As 2016 comes to a close, many people – especially those in entertainment or pop culture journalism – spend time reflecting on what really resonated with them in the past 365 days. Like previous years, 2016 was a year of remakes and reboots. Lots of remakes and reboots – from the controversial girl power-fueled Ghostbusters and the live action Pete’s Dragon that people have already forgotten about, to the classic tropes that we’ve grown to love in the Netflix mega hit Stranger Things. We even got to catch Pokemon again this year and see what Lorelai and Rory have been up to in the past decade.
Donning Doc Martens and chokers galore, and sharing “only people born in the ‘90s will understand …” listicles, there is no denying that the ‘90s, and even the early ‘00s to a lesser extent, were certainly back in full force this year. While the fact that millennials have had the chance to embrace the things they loved back in elementary or middle school all over again is rad, it hasn’t been without some critique. “Millennials are running out of ideas,” and “they need to let go of the past,” were phrases frequently uttered, typically by older counterparts. And while we can admit that some forms of reboots are certainly doomed to be mediocre at best – like, is the made-for-TV American Psycho still happening? – some of this year’s throwbacks were actually pretty fantastic.
There have been countless thinkpieces regarding how millennials are experiencing early onset nostalgia because our senses of time have been warped by the whirlwind of technological advances in our lifetime, and the fact that the world and economy has been pretty damn awful since we’ve become adults. Apparently we yearn for simpler times when all we had to do was remember to feed our Tamagotchis, rather than worry about whether we’re ever going to be able to buy a house. “Nostalgia marketing” is even a new trend in sales, hellbent on tugging at millennial’s heartstrings to sell us stuff.
“Share a compelling blast from the past with a millennial, and you’re likely to reach them on an emotional level – the holy grail of brand marketing, says an article in Forbes.
While most people in their twenties would surely appreciate a Backstreet Boys sing-along, or some other ‘90s or early ‘00s-based ploy to get our attention, this isn’t anything new. It’s a long-held belief that fashion and pop culture cycles last about two decades. For example, Grease was released in 1978, allowing people to relive the nostalgia of the 1950s. In the 1990s, the platform shoes and the bell-bottom jeans of the 1970s were revived. In the early 2000s, ‘80s parties were all the rage and the skinny jean experienced its renaissance, and now, we’re all about grunge gain. Of course, there are exceptions to this rule – Mad Men didn’t have to wait for another revival of the ‘60s to be a hit. So really, are millennials a different case?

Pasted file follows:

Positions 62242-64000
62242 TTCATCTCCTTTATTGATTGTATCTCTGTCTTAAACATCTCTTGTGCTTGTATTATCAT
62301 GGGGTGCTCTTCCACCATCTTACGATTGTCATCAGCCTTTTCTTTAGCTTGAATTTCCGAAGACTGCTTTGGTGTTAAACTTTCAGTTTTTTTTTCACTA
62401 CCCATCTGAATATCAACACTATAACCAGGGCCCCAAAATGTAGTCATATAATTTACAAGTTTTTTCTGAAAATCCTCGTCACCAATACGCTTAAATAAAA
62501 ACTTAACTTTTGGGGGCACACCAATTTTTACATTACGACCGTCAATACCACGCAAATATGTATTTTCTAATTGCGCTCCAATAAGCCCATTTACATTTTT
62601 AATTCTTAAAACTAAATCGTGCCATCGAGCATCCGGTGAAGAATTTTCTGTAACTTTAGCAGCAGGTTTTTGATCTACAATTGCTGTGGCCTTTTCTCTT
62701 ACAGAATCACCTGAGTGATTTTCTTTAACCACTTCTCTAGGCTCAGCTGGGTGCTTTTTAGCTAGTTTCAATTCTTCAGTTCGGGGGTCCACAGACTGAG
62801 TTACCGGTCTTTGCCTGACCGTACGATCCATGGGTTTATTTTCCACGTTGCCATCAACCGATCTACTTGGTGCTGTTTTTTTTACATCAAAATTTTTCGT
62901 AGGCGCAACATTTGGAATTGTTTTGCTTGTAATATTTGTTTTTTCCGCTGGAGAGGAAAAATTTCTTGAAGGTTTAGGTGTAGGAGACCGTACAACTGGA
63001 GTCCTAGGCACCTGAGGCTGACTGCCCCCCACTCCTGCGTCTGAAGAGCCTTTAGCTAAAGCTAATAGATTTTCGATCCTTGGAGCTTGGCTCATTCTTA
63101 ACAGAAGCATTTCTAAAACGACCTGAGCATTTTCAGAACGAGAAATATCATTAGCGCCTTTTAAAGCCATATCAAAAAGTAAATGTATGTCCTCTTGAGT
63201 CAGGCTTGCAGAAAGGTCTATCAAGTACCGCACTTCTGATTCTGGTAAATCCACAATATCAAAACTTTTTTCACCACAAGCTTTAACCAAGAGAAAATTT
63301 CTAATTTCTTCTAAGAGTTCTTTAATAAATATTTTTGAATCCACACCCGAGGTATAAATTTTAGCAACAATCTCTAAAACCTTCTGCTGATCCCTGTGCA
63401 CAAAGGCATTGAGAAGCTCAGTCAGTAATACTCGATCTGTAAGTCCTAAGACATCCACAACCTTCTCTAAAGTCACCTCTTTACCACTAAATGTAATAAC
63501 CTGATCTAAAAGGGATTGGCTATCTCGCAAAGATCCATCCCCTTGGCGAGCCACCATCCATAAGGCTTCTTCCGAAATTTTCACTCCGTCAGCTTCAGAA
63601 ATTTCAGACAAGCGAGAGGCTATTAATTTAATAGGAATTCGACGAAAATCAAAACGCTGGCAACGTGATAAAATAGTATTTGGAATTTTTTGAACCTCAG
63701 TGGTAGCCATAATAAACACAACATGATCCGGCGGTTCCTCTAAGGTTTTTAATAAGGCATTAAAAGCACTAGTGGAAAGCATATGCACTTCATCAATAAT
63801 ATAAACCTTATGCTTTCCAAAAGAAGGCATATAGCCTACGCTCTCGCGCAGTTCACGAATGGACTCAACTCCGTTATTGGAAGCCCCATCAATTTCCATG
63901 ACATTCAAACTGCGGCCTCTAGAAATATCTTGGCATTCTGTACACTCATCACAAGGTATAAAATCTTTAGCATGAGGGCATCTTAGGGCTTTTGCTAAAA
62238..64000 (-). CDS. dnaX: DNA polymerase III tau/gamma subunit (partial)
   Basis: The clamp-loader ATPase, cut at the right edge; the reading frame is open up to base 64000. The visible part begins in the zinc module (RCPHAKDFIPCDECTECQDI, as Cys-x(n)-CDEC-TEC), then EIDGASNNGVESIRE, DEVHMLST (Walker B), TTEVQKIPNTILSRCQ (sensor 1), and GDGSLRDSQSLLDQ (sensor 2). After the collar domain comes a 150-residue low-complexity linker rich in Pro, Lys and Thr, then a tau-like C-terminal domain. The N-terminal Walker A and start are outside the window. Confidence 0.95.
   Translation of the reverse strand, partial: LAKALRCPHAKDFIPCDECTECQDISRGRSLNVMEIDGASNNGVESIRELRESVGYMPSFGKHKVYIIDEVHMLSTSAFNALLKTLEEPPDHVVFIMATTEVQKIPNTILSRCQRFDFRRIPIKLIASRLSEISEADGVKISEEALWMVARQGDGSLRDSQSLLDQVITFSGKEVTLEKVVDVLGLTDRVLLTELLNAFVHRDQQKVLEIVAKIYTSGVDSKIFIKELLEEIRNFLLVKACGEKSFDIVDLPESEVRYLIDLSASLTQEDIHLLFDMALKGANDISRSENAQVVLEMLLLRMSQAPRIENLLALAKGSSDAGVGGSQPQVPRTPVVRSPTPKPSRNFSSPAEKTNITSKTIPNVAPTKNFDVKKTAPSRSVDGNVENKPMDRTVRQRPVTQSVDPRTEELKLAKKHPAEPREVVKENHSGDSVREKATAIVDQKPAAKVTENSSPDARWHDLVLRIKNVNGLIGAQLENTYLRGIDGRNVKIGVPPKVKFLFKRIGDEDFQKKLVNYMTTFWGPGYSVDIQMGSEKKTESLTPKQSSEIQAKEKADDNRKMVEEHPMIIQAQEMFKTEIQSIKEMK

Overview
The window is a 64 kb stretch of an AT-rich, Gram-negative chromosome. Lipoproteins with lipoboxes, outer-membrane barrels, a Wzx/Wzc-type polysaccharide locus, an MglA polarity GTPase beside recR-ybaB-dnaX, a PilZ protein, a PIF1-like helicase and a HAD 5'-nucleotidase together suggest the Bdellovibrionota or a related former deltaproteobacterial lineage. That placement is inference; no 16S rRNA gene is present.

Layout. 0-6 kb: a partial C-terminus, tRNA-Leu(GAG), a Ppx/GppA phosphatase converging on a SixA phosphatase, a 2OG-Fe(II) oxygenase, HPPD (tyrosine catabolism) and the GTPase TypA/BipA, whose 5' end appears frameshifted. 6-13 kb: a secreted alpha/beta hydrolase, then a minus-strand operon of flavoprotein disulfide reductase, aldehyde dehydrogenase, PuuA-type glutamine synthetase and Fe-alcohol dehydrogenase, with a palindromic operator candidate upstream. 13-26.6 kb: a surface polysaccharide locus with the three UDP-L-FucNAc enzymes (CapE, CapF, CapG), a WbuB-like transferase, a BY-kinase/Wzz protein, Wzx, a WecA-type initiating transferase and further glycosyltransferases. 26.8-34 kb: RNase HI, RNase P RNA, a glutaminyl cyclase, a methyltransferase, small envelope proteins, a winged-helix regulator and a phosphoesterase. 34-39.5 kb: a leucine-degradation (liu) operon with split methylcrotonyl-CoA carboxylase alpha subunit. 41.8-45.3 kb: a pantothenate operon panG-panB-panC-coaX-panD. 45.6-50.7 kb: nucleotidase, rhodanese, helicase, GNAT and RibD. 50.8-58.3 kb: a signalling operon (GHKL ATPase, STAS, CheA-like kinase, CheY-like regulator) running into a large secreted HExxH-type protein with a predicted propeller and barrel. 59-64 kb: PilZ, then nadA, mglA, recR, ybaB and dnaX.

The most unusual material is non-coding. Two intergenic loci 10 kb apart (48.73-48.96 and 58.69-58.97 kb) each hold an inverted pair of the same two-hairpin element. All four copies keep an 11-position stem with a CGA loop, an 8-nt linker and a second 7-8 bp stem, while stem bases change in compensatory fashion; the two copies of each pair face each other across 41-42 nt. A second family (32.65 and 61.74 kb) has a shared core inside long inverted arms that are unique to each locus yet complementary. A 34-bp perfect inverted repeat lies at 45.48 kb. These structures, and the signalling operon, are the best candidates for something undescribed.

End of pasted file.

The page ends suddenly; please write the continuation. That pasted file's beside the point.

Everyone is familiar with the joke that revolves around the crotchety old man ranting about how things were “back in his day,” so why are millennials considered a target for their early onset nostalgia? Especially since our president-elect ran an entire campaign based on nostalgia – and a misleading one at that?
“Make America Great Again” or “#MAGA,” according to your right wing uncle on Facebook, as we all know, was Donald Trump’s campaign slogan this year, emblazoned on dad hats and bumper stickers all across the Midwest. Though Trump never explicitly stated when America was “great,” the general consensus is that he’s referring to the 1950s.
While sock hops and poodle skirts are fine and dandy, Trump wasn’t waxing poetic about splitting a chocolate milkshake with Betty Lou the neighbor girl. Rather, he was pandering to to the 74 percent of white Evangelicals who believe that American culture has “mostly changed for the worst.” This statistic comes from a recent study from the Public Religion Research Foundation, which also found that 57 percent of people over the age of 65 feel similarly. Keep in mind, this was a time where the patriarchy reigned supreme, and civil rights were not even a thought in the minds of most white men. So excuse us for romanticizing our boy bands and MySpace pages. This is just a small piece of the puzzle when it comes to deciphering why Trump only took 37 percent of the millennial vote, according to the Center for Information & Research on Civic Learning Engagement.
While the decades that we look back at through our rose-colored glasses tend to differ from generation to generation, that gap may begin to close within the next one. The International Society of Genetic Genealogy states that the average female generation lasts about 25.5 years, and a male one lasts between 31 and 38 – based on reproduction rates, but that’s not the colloquial way to define a generation anymore.
Though The Atlantic reported that there isn’t a hard and fast definition to generations and their respective cutoff years, an increasingly popular way to determine which age group belongs to a generation is looking at what life experiences shape it. For example, the millennial’s defining experience was 9/11, as well as all of the advances in technology in such a short period of time. If technology continues to evolve at this rate, there’s a good chance that despite the fact that people are waiting longer to procreate, cultural generations will begin to shorten. If this happens, it may only take 10 or 15 years for trends and fashion to make comebacks.
Will memes become a defining trait of the next generation, now known as the founders or the cringeworthy iGeneration? Or the fact that they came of age in the midst of what’s sure to be the strangest presidency the country has seen? We have yet to find out, but if the past is doomed to repeat itself as we’ve seen decade after decade, then there are actually three guarantees in life: death, taxes, and the fact that bell-bottom jeans will, in fact, come back into style.